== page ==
Participants tally the number of individual birds of each species they see during their count period. They enter these numbers on the GBBC website.
So go on, count you some birds. Click here or on the image to register!
This is my first real autumn in six whole years! After living in the shadows of mountains and being surrounded by striking sagebrush oceans, I’m back on the East Coast and remembering the autumns of my childhood. They come much more slowly here, giving you the chance to breathe in the colors and textures of changing leaves and landscapes. Have you noticed how different the angle of the light is during autumn and spring? After the blazing and endless sun of summer, it’s so spectacular to me how the light comes in more steeply, sifting through branches and brightening things with a cool fire.
This story is both amazing and inspiring – an enormous stick-insect, considered extinct since the 1960s, has a fascinating story of re-discovery and hope for the future.
Read the story by NPR writer Robert Krulwich HERE or click on the image of the INSANELY GIGANTOR insects to read!!
I’m quite ecstatic to be hosting my very first blog carnival, so merry berry to ME! Thanks to the team at BGR!
It’s unseasonably warm for December here in Central Oregon, and this is one naturalist that is not complaining. (Though I have to keep my mouth shut around the skiiers, they’re a testy bunch.) To celebrate the sunshine, we’re going to look at some decidedly warm-timey articles that focus on pollination. Because, dammit, I need flowers in the winter.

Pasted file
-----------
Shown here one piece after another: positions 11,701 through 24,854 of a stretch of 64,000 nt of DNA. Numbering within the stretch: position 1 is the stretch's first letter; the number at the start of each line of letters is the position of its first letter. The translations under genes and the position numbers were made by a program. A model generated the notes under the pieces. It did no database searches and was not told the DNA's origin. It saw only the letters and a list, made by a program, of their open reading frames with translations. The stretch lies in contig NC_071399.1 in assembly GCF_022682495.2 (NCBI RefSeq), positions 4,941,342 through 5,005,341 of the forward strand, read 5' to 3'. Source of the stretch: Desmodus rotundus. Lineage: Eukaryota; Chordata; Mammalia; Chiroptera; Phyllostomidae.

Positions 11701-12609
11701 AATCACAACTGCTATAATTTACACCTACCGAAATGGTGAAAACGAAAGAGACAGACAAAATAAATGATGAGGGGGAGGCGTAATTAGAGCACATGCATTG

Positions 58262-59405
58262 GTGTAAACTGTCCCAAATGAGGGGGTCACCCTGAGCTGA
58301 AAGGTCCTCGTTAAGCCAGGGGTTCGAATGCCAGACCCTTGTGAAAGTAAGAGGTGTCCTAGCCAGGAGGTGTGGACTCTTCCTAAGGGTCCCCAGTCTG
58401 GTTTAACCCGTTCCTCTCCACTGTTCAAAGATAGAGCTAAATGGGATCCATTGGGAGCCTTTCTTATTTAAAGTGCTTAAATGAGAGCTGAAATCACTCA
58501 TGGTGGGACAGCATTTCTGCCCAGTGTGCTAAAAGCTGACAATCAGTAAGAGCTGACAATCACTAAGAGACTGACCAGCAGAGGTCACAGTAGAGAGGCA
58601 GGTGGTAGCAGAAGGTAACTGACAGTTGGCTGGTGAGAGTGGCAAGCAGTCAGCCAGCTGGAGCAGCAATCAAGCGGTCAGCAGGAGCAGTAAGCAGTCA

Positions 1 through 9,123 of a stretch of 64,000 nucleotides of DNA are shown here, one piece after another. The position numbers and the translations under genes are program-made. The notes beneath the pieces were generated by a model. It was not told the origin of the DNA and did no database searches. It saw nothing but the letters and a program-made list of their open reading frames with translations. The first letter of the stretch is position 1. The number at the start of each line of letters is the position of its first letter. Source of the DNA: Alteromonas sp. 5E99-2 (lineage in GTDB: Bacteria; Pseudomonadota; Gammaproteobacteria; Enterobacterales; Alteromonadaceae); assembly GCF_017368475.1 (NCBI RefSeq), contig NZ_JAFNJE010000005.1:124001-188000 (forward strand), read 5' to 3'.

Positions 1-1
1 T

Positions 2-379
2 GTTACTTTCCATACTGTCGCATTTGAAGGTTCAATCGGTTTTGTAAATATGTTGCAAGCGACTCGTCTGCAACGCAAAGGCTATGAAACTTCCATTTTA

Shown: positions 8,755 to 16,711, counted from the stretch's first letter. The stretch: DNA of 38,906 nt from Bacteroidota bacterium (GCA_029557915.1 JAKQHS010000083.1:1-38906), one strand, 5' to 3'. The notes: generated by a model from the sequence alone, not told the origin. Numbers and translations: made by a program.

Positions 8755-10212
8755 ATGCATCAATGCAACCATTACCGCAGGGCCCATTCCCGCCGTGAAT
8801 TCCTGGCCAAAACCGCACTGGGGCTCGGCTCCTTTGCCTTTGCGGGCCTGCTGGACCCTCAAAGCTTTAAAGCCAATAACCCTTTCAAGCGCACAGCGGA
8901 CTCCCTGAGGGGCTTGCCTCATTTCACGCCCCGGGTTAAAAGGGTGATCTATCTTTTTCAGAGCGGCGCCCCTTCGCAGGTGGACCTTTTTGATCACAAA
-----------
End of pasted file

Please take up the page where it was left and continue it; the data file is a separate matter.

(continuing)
Thanks for reading. Away we go!
The Old Drone (love the name!) wants you to know just how fascinating it is that tomatoes are self-pollenizing. Which is different than self-pollinating!
Bug Girl kindly gives a review of the new app for selecting plants for your region, developed with pollinators in mind.
Zen at the NeuroDojo reviews a paper that looks deeper into the idea of flower color as a necessity for pollinator attraction.
Slugyard helps us understand lupine pollination and even gives us a video to watch! Wah hoo!
The Carnivorous Plant Blog shows us a beautiful image of Darlingtonia‘s bits and a brief, simple method of pollinating the little darling. (Har!)
And finally, this post over at the Field Notebook just made me completely lose touch with reality and drift off into a daydream of spring, blooms, and the buzzing of bees and hummingbirds.. zzz.. bzzzz…
[blink] Anyway! To contribute something of my own, here’s a pic of a happy little bee getting a face full of lavender that I took two summers ago. Mmmm, summer.. flowers.. bees.. sunshine..
IS IT SPRING YET?!
Be sure to visit Berry Go Round’s main page, and, just for fun, I’ve added a few extras to get your springtime spirit bouncing around. Enjoy and happy blogging!
Web Exhibits explores the relationship between butterflies and color.
Longwood Gardens offers a fun, interactive site for you (or your children) to build their own flowers and learn about pollination.
The US Forest Service has a lot of great info, pics, and ideas on their Celebrating Wildflowers site! Check it out!